Written by Karen Bryan
Are you an entrepreneur? I am, although not quite of the magnitude of Richard Branson. My first stab at self employment was setting up Chorebusters, a domestic cleaning service in central Scotland. In 1996 I completed my business studies degree, as a mature student, at Stirling University. Our twin sons were nine years old, so I wanted to work locally during the time they were at school.
I’d ascertained that there was a demand for a home cleaning service. I worked for an existing cleaning franchise for a few weeks to get an insight into the business. I started off by doing leaflet drops in the target areas and quickly got my first clients. Within a few weeks I started to recruit staff. Initially everthing went quite smoothly and I was getting more clients through word of mouth recommendations. I was able to keep a tight rein on quality control as I was providing all the transport by taking my employees to and from the various jobs. However, as the business expanded to nine part time employees, standards began to slip as I had some of the staff using their own cars to get to the client’s homes. I ended up doing cleaning almost every day myself due to holidays and illness of the nine part time staff.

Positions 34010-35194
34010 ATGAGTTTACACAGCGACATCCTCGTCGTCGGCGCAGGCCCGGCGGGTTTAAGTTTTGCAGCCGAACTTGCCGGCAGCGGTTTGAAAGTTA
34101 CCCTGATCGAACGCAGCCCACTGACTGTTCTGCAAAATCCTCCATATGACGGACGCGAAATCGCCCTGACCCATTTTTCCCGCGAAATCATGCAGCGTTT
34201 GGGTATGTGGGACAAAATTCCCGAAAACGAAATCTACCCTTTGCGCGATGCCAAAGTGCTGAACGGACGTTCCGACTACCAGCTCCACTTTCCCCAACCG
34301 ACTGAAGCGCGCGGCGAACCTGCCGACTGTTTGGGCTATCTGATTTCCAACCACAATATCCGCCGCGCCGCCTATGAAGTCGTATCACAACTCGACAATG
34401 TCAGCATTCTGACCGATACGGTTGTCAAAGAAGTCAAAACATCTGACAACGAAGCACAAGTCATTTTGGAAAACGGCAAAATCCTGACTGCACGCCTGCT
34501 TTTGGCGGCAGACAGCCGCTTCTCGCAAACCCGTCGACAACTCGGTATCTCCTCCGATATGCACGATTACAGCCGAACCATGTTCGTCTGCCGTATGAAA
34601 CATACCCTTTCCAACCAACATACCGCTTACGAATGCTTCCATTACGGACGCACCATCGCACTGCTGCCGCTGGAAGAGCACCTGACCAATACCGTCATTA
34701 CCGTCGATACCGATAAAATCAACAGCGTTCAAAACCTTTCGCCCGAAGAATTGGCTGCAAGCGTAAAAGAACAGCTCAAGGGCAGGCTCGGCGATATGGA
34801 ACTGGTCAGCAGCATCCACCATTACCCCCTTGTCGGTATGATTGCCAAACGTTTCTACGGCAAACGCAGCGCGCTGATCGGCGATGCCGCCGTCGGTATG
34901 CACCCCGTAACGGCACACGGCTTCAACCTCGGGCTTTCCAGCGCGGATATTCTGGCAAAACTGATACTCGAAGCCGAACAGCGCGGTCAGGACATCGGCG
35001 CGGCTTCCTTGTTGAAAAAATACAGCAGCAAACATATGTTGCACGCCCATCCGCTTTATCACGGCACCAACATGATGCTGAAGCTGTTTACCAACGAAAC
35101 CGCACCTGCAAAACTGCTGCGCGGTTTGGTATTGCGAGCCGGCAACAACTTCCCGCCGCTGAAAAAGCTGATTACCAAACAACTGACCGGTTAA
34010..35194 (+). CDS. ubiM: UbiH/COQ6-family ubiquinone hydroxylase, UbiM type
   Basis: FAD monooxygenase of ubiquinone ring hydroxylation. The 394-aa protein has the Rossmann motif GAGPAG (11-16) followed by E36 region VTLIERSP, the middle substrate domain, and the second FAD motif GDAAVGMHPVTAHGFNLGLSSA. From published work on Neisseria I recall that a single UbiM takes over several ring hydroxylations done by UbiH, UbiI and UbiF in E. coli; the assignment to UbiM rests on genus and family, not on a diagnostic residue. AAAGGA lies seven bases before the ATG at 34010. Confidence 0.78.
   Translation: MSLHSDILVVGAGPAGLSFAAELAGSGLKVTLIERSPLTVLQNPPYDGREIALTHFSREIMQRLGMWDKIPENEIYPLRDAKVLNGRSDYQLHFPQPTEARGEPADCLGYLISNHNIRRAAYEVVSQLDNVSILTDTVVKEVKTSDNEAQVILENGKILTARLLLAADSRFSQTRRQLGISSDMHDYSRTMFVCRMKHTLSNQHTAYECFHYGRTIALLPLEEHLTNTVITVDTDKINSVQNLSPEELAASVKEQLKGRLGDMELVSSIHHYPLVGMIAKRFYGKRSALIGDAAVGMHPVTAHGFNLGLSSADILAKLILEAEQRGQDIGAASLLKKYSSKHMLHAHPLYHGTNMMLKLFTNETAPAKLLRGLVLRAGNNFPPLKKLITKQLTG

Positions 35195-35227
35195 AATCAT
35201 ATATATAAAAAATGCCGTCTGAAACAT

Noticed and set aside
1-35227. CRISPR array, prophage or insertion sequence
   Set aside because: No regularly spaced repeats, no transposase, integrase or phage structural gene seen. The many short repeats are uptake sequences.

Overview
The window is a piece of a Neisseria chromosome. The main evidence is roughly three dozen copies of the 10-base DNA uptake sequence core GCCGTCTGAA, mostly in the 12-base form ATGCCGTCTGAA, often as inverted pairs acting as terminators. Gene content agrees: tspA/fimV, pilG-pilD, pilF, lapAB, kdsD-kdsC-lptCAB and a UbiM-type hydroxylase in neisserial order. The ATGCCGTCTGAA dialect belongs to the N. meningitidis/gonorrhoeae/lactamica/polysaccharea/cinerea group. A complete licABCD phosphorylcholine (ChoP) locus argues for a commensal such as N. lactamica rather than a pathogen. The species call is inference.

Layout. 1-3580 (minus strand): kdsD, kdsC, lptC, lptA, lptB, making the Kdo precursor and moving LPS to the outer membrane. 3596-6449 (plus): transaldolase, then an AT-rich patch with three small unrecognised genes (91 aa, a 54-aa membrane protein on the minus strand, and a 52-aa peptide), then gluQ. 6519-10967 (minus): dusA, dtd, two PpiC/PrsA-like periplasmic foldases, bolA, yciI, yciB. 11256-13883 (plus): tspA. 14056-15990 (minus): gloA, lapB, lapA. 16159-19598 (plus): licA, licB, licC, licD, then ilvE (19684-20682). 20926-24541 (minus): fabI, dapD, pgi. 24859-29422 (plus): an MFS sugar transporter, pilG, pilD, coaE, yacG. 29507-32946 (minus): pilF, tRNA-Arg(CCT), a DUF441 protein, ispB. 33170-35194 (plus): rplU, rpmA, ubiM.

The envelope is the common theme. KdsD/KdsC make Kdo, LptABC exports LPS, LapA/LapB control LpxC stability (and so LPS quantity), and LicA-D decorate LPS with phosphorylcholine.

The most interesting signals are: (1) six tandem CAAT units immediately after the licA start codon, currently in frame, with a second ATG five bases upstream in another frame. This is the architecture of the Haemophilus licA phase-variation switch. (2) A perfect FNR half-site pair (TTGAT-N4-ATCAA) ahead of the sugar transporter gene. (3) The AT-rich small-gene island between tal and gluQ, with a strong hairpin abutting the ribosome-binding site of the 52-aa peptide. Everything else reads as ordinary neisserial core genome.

In the third year of Chorebusters, I thought that salvation had arrived in the form of a promised contract to clean offices for a large company relocating to Stirling. This would overcome the quality control problem as I could be around to supervise and simplify the transport arramgements. We’d been cleaning the flats leased by this company for staff moving into the area. The office manager had verbally assured me that Chorebusters would get the contract once the new offices opened, but this never materialised.
By that stage I was struggling to see a way forward. The minimum wage was introduced in April 1999, I’d been paying pretty close to that rate but had to increase the prices I charged to cover this. There seemed to be a limit that customers were willing to pay for a domestic cleaning service and I didn’t think there was enough of a differential for me to make a decent profit. So Chorebusters bit the dust.
I was still wracking my brain for a business. However I’d decided that in my next venture I wouldn’t have employees and it would have to be in a sphere in which I had a strong interest. In 2002 the Europe a la Carte travel site was born.
You may be lucky and strike gold with your first business venture. But, like me, it may take more than one attempt to be a successful entrepreneur.